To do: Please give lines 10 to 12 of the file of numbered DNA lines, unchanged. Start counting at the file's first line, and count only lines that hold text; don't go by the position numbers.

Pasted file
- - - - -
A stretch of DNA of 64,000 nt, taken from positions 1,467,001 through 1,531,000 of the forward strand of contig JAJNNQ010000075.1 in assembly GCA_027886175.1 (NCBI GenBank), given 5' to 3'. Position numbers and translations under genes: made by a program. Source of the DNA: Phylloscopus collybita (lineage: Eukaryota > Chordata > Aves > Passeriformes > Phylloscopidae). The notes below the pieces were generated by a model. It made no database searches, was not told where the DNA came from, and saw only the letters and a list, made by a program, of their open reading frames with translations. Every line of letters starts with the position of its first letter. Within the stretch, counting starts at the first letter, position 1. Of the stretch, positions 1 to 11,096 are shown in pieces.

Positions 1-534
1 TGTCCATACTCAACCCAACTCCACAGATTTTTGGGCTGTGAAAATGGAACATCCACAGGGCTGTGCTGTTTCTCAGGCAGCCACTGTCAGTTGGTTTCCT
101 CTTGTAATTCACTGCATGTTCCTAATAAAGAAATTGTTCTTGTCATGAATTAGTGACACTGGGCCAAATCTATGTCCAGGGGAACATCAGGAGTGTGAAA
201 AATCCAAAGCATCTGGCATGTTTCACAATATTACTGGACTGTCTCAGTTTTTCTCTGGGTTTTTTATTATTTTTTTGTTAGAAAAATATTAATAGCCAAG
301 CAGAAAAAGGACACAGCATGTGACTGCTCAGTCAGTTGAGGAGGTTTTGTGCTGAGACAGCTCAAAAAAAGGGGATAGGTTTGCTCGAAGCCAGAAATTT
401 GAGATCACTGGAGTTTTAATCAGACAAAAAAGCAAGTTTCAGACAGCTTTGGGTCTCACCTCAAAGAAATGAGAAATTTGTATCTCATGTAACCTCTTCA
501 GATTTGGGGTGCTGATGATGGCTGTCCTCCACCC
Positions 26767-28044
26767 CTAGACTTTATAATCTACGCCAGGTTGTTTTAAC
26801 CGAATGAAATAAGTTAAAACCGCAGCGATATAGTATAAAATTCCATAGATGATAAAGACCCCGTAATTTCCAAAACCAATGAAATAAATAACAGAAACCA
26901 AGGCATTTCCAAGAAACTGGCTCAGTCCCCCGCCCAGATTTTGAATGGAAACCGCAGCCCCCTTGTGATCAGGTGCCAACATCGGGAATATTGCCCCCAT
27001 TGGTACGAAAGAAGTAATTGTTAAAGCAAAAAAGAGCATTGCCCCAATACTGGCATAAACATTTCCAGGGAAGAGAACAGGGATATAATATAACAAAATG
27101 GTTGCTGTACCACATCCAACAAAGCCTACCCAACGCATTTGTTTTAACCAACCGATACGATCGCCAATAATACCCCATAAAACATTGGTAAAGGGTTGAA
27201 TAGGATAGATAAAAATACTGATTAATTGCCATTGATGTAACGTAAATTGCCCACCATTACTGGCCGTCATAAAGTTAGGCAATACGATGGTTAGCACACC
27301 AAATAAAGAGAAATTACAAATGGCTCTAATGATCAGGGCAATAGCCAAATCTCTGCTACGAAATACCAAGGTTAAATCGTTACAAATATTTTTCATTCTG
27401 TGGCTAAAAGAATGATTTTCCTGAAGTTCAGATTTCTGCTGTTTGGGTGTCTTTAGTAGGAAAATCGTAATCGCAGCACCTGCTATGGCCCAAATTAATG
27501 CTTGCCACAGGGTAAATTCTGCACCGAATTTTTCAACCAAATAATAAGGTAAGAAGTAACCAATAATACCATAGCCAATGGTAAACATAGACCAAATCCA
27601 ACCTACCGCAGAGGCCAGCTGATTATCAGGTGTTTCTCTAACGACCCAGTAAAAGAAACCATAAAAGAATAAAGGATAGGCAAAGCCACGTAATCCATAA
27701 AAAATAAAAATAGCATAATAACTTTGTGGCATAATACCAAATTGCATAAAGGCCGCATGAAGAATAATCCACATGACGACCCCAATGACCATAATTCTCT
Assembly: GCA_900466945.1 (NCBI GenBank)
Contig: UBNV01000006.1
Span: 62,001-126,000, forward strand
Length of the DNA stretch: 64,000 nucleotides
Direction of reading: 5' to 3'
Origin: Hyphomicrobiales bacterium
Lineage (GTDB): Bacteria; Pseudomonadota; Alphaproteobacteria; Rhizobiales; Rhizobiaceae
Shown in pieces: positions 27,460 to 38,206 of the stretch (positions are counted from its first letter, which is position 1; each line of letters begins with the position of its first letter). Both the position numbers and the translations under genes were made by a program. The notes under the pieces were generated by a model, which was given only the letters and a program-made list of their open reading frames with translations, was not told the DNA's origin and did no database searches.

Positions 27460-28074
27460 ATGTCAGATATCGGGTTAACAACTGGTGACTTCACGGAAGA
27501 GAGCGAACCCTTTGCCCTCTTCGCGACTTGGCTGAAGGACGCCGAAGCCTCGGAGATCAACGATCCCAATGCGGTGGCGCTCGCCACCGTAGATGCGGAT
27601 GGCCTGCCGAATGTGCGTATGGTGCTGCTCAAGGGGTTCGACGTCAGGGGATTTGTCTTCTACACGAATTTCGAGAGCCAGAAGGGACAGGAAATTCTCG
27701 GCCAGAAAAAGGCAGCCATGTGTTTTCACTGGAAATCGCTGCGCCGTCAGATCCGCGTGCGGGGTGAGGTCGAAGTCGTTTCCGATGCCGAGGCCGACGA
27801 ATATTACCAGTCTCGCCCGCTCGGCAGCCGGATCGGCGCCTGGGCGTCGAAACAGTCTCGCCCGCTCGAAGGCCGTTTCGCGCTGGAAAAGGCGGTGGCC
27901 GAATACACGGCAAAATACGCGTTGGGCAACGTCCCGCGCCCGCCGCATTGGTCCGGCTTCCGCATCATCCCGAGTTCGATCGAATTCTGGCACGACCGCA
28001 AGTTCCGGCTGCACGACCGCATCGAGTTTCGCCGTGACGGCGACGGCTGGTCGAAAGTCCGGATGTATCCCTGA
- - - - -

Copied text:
26767 CTAGACTTTATAATCTACGCCAGGTTGTTTTAAC
26801 CGAATGAAATAAGTTAAAACCGCAGCGATATAGTATAAAATTCCATAGATGATAAAGACCCCGTAATTTCCAAAACCAATGAAATAAATAACAGAAACCA
26901 AGGCATTTCCAAGAAACTGGCTCAGTCCCCCGCCCAGATTTTGAATGGAAACCGCAGCCCCCTTGTGATCAGGTGCCAACATCGGGAATATTGCCCCCAT